Hennepin County District Court File No. AP 03-13783.
Considered and decided by Schumacher, Presiding Judge; Lansing,
Judge; and Stoneburner, Judge.
I. A complaint signed by a non-lawyer on behalf of a corporation may be amended to add an attorney's signature when the corporation acts without knowledge that the omission of an attorney's signature is improper, the corporation diligently corrects the mistake by obtaining counsel, the non-lawyer's participation in the legal proceeding is minimal, and the complaint duly notifies the adverse party of the corporation's claims.
II. An amendment to cure the initial omission of an attorney's signature on a complaint that is timely filed and sets forth a legally sufficient claim relates back to the original pleading.
The opinion of the court was delivered by: Lansing, Judge
The City of Brooklyn Park appeals from an order denying its motion to dismiss respondent corporation Save Our Creeks's (SOC) declaratory-judgment action. The city argues that the district court erred in concluding that a complaint signed by a non-lawyer on behalf of SOC, in derogation of the rule that a corporation must be represented by counsel in a legal proceeding, could be amended to add an attorney's signature. The city also argues that the district court erred in allowing the amendment to relate back to the original pleading to forestall the running of the statute of limitations. Because we conclude that the amendment and the relation back were proper, we affirm.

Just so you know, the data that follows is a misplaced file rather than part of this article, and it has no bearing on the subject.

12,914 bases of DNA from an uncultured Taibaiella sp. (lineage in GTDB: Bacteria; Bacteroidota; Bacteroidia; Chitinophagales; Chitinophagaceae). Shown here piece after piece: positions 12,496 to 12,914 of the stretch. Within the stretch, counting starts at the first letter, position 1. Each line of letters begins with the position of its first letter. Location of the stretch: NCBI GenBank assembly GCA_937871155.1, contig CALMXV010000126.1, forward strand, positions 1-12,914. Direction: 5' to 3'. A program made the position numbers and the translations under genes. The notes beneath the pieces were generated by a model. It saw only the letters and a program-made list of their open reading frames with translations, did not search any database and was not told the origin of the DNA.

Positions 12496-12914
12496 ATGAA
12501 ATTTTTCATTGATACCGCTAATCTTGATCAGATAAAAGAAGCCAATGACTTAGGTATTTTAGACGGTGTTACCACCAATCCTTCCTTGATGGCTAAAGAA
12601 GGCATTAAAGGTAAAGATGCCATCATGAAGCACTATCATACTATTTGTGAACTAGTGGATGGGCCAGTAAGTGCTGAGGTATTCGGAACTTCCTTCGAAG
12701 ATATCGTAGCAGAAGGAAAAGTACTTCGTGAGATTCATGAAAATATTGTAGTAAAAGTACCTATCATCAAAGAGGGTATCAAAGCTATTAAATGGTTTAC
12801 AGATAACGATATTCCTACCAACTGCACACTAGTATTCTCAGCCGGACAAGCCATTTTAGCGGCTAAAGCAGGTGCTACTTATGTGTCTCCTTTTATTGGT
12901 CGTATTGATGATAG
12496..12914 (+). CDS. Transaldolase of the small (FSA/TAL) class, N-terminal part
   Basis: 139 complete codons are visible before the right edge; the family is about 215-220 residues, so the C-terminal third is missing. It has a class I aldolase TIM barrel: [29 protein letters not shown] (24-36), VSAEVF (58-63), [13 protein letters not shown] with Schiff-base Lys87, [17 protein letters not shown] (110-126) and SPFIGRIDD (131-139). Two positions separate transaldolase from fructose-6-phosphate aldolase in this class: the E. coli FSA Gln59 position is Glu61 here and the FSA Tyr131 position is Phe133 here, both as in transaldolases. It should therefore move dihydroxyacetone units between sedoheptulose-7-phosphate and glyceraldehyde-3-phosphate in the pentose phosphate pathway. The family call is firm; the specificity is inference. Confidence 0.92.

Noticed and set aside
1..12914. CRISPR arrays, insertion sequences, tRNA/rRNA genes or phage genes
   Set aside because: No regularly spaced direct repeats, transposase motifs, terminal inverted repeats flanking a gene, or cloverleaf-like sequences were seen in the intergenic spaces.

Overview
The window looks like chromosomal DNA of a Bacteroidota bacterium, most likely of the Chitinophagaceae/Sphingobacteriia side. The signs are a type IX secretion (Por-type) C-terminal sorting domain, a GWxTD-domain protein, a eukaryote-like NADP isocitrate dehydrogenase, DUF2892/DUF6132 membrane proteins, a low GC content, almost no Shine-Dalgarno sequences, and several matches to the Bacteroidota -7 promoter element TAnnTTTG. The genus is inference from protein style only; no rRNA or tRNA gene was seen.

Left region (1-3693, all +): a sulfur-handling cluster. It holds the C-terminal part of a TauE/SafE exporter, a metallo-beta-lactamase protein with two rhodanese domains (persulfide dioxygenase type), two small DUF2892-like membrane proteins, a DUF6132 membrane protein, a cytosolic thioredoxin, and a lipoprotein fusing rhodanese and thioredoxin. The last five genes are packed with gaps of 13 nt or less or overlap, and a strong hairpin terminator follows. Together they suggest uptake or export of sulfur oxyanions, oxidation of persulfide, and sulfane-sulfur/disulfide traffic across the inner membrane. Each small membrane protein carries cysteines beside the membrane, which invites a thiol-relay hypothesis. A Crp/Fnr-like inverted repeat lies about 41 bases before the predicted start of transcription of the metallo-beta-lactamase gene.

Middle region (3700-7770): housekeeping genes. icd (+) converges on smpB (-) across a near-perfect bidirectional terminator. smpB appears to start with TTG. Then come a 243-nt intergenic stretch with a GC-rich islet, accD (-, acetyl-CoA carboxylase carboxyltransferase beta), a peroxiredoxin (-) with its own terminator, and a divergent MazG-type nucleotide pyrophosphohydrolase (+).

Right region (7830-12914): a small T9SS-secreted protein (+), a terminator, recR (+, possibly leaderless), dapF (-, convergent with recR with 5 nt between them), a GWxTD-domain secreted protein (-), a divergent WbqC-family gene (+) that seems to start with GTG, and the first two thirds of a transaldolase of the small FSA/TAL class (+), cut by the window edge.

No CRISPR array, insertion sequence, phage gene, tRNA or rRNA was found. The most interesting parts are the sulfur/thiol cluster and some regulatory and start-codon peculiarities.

On August 7, 2003, respondent Save Our Creeks, a Minnesota corporation, brought a timely declaratory-judgment action against appellant City of Brooklyn Park, challenging the denial of its petition for an environmental-impact statement. The complaint clearly set forth the nature of SOC's claims against the city. It was signed by William Barton, a corporate officer who was not an attorney.
On August 21, after the thirty-day statutory period for seeking review of the city's decision had expired, the city brought a motion to dismiss, claiming that the complaint was null and that the omission of an attorney's signature was a noncurable jurisdictional defect. On September 5, attorney Brian Bates filed a notice of appearance on behalf of the corporation. On September 22, at the hearing on the city's motion to dismiss, Bates signed the complaint.
The district court treated the motion to dismiss as one for summary judgment and denied it. The court allowed SOC to amend the complaint, reasoning that the lack of an attorney's signature was not fatal under Minn. R. Civ. P. 11 and that SOC had acted promptly to correct the error after becoming aware of it. The court also allowed the amendment to relate back to the original pleading to forestall the running of the statute of limitations. Pursuant to Minn. R. Civ. App. P. 103.03(i), the court then certified to this court the question whether a complaint signed by a non-lawyer on behalf of a corporation is null.
I. Did the district court err in allowing SOC to amend its complaint, after the statutory period for seeking review of the city's decision had expired, to cure an initial failure to have an ...